You might also notice that changing your posture also changes how you feel.

Now observe how your breath is in this moment. Is it shallow and fast, or slow, deep, and even? Then bring your attention to your posture, whether seating or standing imagine a string at the top of your head lifting you towards the ceiling. Begin to count each in breath and out breath. Don’t strain, just count the breath as it is.  You might notice that the breath becomes softer and longer over time. Next you can begin to make the outbreath just a little longer.

You can try this at any time and can also work with the breath while lying down.

What else can you do?

Relax

Although it can be difficult to relax, see if you can find something works for you. It might be a walk in nature, talking things through with a friend, listening to music, or a nice warm bath. Everyone is different and what works for someone else might not work for you, and vice versa.

Diet

Nourish yourself with good wholesome food. Being off your food is a normal reaction to grief, as is turning to junk food for comfort. Although it may make you feel better for a short while in the longer term, it can prolong the stress response. Common stressors include coffee, alcohol, and sugar.

Take time to eat. Your digestion will thank you for eating slowly, chewing properly and sitting calmly. And if it’s possible, try and eat your meals at roughly the same time each day. Strange though it may seem, your body gets used to this rhythm and begins to prepare itself to digest food.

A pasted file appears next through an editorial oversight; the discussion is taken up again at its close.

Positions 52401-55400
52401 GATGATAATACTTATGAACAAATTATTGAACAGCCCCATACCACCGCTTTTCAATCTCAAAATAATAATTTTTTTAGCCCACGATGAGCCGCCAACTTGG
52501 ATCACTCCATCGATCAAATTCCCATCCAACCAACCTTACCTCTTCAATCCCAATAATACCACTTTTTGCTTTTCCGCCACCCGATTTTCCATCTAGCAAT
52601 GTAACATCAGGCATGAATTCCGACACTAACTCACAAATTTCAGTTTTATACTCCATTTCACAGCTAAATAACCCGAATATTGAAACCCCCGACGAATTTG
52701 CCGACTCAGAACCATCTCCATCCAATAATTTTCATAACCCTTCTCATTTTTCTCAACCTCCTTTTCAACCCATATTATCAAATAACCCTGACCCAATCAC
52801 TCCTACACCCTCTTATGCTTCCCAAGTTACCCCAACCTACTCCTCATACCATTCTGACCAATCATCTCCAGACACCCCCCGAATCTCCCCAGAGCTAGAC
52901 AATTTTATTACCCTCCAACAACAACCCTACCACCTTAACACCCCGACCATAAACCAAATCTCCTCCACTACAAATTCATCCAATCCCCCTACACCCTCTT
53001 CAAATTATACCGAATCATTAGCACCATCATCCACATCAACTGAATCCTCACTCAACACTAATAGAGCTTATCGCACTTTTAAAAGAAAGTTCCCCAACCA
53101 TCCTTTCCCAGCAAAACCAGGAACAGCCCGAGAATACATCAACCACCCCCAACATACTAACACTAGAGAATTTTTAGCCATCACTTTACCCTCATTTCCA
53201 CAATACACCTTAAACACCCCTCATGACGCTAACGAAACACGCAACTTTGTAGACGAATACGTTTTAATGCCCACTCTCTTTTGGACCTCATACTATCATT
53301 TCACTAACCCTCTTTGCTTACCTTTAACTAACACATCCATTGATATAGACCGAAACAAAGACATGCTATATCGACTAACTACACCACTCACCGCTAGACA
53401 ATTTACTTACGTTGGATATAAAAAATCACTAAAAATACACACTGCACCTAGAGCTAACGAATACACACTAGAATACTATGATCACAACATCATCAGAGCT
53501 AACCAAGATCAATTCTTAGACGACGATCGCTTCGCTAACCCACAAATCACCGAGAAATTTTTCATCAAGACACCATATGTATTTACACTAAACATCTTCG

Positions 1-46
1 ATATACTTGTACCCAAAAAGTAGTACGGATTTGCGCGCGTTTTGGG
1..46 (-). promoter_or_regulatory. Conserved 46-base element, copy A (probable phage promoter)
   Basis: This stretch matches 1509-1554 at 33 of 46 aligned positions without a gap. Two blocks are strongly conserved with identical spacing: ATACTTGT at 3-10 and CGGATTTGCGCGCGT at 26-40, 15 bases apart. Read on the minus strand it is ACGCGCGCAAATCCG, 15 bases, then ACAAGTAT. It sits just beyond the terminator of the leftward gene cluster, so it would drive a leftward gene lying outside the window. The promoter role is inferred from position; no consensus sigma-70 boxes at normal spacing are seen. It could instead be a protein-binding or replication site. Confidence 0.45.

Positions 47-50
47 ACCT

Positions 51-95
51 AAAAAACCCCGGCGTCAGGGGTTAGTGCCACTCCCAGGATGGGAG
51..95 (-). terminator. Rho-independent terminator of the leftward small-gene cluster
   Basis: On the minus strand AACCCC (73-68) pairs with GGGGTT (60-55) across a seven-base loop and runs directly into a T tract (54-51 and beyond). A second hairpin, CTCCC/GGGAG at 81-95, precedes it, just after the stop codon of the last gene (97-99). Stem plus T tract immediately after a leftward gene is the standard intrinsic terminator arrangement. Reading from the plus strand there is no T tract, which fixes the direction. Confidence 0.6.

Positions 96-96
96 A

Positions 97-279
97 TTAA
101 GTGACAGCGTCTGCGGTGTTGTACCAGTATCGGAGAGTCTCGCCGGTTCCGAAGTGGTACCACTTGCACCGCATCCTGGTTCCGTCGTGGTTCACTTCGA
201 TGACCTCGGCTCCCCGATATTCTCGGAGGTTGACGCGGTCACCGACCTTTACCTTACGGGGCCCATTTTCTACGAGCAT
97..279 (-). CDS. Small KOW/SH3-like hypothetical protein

Sleep

Insomnia is a common side effect of stress. But even going to bed and getting up at the same time, perhaps listening to soft music, a gentle audio book, or recorded relaxation can help to maintain the Goldilocks state of homeostasis, and you may find it easier to return to a normal sleeping routine later down the line. Gentle stretching or breathing practices in a dimly lit room before bed can sometimes help.

And finally – Accept grief

Grief is normal, but the biological impact of long term suppressed grief can impact on health. Culturally, we’re sometimes encouraged to “keep things in” but grief is a normal part of life, a common experience that binds us as humans. The loss of a loved one is stressful, but expressing grief in whatever way works for you, and for as long as you need to, releases stress hormones just as running away from danger does.

If you would like anymore information or have any questions please contact Jane Wood via e-mail [email protected] or visit her website https://janewoodacu.co.uk/